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Bloopers, Blunders, and Boners

Herewith a new section, reminiscences of some of our funnier moments onstage. Please send contributions of your favorite mistakes and mishaps to the editor.

Coitus Interruptus
Tom Reed, chorus

One of my all-time favorite stage mishaps occurred in 1979 when San Francisco Opera mounted a production of Thea Musgrave's Mary Queen Of Scots as the Curran Theater as part of its Spring Opera Theater series. Musgrave was conducting the orchestra in the final dress rehearsal before a guest audience.

In a castle bedchamber on stage Queen Mary and Bothwell were concluding a romantic duet in bed together. The transformation into the outdoor mob scene that followed the bedroom scene was to be accomplished without bringing in the curtain. At the end of the duet the tapestries and bedroom trappings were to be flown out, and the couple were to be wheeled offstage still lying on their bed while the new backdrop was lowered into place. To keep the action alive during the scene transition, a mob of angry townspeople (the chorus) was to run onstage from upstage right, screaming and waving weapons, cross the back of the stage, and exit upstage left. Then, once the transition from bedroom to town square was complete, the chorus mob was to reenter from stage left into the town square where they would stage a revolt against Queen Mary.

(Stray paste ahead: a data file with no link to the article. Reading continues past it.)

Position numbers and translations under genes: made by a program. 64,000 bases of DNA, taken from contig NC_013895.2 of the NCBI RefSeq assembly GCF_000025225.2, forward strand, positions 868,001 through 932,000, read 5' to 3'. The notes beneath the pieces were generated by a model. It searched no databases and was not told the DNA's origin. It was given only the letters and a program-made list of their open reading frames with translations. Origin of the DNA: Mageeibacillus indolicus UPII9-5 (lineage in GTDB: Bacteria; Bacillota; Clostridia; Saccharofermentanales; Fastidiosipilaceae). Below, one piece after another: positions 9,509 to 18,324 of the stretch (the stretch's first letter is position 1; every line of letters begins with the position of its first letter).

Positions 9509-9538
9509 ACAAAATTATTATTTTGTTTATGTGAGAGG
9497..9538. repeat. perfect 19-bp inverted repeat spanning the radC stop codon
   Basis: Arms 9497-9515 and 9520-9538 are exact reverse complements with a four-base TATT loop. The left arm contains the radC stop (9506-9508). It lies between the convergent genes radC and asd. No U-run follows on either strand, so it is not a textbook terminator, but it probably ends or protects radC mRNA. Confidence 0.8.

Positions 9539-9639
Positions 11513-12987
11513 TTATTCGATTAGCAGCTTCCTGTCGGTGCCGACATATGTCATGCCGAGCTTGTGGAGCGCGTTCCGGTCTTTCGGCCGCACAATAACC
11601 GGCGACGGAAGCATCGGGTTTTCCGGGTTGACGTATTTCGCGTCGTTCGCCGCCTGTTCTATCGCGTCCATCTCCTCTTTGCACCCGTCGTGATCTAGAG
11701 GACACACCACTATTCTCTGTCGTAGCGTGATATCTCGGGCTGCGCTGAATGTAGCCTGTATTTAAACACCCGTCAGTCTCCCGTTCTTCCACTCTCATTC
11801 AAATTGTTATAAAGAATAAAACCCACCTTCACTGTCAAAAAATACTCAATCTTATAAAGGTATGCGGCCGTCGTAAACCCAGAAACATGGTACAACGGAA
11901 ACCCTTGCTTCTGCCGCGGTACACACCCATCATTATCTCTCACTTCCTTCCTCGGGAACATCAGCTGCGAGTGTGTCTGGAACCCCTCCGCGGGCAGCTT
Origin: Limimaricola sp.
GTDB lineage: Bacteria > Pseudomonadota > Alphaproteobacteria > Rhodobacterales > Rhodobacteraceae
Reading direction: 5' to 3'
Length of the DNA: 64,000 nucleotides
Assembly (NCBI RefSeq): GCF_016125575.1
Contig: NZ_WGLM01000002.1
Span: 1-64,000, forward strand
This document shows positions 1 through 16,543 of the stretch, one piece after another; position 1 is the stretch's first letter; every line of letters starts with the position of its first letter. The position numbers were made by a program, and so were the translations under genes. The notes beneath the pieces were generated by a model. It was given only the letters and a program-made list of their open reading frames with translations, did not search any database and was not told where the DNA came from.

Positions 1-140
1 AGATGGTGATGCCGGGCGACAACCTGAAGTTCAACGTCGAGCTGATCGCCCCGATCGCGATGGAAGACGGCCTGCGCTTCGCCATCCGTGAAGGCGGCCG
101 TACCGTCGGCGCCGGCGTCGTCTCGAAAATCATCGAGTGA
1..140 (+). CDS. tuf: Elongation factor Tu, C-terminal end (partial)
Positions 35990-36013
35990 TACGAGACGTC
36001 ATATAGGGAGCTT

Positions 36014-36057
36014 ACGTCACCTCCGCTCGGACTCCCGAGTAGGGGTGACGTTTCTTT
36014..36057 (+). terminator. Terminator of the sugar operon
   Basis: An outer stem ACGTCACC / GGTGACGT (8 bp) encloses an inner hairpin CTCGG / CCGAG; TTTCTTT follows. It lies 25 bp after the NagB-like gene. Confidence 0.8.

But at the dress rehearsal all did not go as planned. As the chorus stood in the wings up right waiting for the cue to run across the back of the set, one of the choristers decided to play a trick on the chorister who was always the first to enter at the front of the mob. Just for fun he sharply nudged the frontrunner and said "Go!" Unexpectedly, not realizing that it was still several pages too early, the hapless chorister ran, screaming and waving a rifle across the back of the palace bedroom. Bothwell lurched upward and Queen Mary nearly twisted her neck trying to see the unexpected invader. The chorister later said he'd realized halfway across the stage that he was way too early, but decided that he might as well continue screaming until he reached the other side of the stage. The duet ended on a rather tentative note as the bewildered couple was wheeled offstage, still looking to see what was going on. Then, on cue, as the set changed, the rest of the chorus mob ran screaming across the stage, looking more like they were searching for the man who'd dared invade the royal bedroom. Meanwhile in the pit, composer/conductor Musgrave was laughing so hard she had to momentarily step away from the podium.